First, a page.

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Border Town #1 Review: It's Frigging Awesome

A teenager named Frank moves to the border town of Devil's Fork, Arizona. He's reluctant but has no choice in the matter. On his first day at his new high school, he meets Quinteh, Aimi, Julietta, and Blake. Frank his Irish and Mexican, and that turns into a problem when he figures out one of his new friends is a skinhead Nazi. Worse yet, something dark and supernatural is taking place in Devil's Fork, and it's tearing its way through the town.

Border Town #1 cover by Ramon Villalobos and Tamra Bonvillain
Border Town #1 cover by Ramon Villalobos and Tamra Bonvillain

Border Town #1 is friggin' awesome. Its characters, premise, and themes all coincide to create a compelling first issue that pulls the reader into its brutal world.

The teen angst of Frank could easily grow old for the reader if his setting and life didn't quickly justify any ill feelings he maintains. Plus, the comic reveals over time that it's a bit more than mere angst.

Aimi, Julietta, and Quinteh aren't revealed too much in this first issue, though I can tell you Quinteh is probably going to be my favorite character.

The themes of racism, prejudice, and the overall turmoil that can exist in these border towns make the story ring true and give it some additional depth. It wants to make a statement, and I can't help but admire that.

Border Town #1 art by Ramon Villalobos and Tamra Bonvillain
Border Town #1 art by Ramon Villalobos and Tamra Bonvillain

Ramon Villalobos' artwork is fantastic and gives the book the kind of visual grit needed for its low-to-the-ground and brutal story. It's loaded with subtle details and visual references that treat the observant reader. Tamra Bonvillain gives a good color palette that off-sets its warm shades with cooler purples and blues when called for.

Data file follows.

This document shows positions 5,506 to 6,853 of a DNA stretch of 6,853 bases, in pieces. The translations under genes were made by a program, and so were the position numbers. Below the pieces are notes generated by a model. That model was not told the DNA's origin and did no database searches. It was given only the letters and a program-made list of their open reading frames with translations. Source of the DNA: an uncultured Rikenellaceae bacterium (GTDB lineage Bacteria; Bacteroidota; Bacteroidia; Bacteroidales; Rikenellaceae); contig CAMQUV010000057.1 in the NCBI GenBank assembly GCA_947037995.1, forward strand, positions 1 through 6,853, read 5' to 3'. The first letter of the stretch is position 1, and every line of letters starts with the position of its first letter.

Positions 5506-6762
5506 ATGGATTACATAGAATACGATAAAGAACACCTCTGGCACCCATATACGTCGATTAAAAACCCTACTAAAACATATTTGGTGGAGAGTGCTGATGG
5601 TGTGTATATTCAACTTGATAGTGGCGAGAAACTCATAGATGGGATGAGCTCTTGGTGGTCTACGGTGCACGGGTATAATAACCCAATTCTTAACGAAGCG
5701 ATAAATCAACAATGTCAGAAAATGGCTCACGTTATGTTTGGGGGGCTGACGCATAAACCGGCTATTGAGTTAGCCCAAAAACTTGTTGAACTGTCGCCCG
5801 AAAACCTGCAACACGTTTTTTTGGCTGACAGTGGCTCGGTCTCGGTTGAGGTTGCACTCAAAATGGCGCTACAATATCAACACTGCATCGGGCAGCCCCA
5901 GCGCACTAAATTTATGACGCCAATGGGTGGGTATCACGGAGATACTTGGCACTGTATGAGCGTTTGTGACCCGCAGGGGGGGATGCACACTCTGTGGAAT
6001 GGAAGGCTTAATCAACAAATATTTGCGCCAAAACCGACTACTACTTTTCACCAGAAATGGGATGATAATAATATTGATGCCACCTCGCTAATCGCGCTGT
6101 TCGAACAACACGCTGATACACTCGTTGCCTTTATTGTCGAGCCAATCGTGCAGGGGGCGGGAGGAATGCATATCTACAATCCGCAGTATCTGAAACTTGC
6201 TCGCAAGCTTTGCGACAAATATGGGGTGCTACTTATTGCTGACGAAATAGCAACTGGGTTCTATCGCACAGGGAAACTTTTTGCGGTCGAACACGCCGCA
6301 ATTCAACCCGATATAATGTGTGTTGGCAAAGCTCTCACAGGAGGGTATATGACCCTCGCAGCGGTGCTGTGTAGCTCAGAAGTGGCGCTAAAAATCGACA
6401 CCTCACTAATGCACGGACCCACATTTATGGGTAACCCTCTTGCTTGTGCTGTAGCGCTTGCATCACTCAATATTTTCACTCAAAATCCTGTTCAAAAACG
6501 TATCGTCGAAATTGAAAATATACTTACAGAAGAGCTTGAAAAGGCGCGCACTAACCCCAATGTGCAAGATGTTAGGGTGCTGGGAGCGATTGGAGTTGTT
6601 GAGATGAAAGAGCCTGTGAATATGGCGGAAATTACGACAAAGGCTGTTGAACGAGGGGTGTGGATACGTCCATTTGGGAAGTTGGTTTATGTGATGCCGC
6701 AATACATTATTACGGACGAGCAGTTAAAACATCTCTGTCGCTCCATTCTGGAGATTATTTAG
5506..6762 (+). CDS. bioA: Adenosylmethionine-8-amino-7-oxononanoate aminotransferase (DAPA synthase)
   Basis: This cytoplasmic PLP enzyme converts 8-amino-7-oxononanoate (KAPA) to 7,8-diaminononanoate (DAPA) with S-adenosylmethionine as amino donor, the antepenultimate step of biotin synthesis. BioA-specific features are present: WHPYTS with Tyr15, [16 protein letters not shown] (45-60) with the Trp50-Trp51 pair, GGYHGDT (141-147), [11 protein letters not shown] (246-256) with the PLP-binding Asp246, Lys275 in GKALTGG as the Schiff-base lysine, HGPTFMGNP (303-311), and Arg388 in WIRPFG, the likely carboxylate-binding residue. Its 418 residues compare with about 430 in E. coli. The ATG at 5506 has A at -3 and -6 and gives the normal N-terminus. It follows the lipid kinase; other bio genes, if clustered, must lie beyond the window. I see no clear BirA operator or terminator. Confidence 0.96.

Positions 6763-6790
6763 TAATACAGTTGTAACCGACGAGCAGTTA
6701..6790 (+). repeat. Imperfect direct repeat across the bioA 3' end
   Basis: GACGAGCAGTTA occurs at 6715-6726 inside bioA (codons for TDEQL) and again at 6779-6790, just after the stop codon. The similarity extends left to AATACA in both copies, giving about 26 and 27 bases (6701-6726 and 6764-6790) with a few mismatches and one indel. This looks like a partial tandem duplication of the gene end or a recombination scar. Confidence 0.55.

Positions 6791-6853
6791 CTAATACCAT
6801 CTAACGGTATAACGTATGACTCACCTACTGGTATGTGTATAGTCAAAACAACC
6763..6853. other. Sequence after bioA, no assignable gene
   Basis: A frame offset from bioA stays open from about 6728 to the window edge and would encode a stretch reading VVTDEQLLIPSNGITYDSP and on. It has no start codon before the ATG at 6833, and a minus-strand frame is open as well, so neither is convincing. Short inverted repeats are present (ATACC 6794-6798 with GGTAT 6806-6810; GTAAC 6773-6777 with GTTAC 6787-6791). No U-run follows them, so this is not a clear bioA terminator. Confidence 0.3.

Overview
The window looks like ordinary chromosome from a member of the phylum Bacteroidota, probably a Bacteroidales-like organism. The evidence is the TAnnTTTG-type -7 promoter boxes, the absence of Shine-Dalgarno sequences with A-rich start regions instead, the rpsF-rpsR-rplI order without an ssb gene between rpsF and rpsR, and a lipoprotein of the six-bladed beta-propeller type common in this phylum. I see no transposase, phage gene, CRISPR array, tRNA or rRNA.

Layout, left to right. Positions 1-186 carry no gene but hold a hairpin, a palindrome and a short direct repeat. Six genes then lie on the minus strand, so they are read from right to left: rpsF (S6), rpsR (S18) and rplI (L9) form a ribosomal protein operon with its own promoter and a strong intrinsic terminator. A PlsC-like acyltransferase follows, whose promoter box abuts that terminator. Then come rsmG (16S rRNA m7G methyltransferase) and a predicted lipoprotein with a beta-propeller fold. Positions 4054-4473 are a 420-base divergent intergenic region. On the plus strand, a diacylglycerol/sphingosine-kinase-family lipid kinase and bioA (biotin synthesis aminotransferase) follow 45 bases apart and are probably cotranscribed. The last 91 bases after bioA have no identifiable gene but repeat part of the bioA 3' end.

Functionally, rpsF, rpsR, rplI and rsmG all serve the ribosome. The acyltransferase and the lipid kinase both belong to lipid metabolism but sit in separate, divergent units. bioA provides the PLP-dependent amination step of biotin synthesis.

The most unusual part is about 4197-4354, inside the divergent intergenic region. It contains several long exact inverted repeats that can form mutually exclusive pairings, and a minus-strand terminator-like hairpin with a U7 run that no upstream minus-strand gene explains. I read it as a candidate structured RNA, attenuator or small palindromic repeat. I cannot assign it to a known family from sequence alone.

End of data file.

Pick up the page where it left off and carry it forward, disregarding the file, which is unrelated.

Border Town #1 is a strong first showing from this new wave of Vertigo comics (that aren't associated with Sandman). The characters are engaging, the story is compelling, and the artwork is great. Eric M. Esquivel, Ramon Villalobos, and Tamra Bonvillain rocked this book, and I highly recommend giving it a read.

Also, stabbing a comic is really dumb, and posting it on social media doesn't really make you seem hardcore at all. I wasn't on board with the Secret Empire burning campaign either, and I didn't even like that story. It kind of sounds like some people don't like it when a comic discusses racism at all (however poorly in the case of Secret Empire).

The only dumber thing I can think of is buying a shipment of Rose Tico toys with the intent of destroying them in a video, only to figure out you can't cut them with scissors because they're die cast.

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Joshua DavisonAbout Joshua Davison

Josh is a longtime super hero comic fan and an aspiring comic book and fiction writer himself. He also trades in videogames, Star Wars, and Magic: The Gathering, and he is also a budding film buff. He's always been a huge nerd, and he hopes to contribute something of worth to the wider geek culture conversation. He is also happy to announce that he is the new Reviews Editor for Bleeding Cool. Follow on Twitter @joshdavisonbolt.
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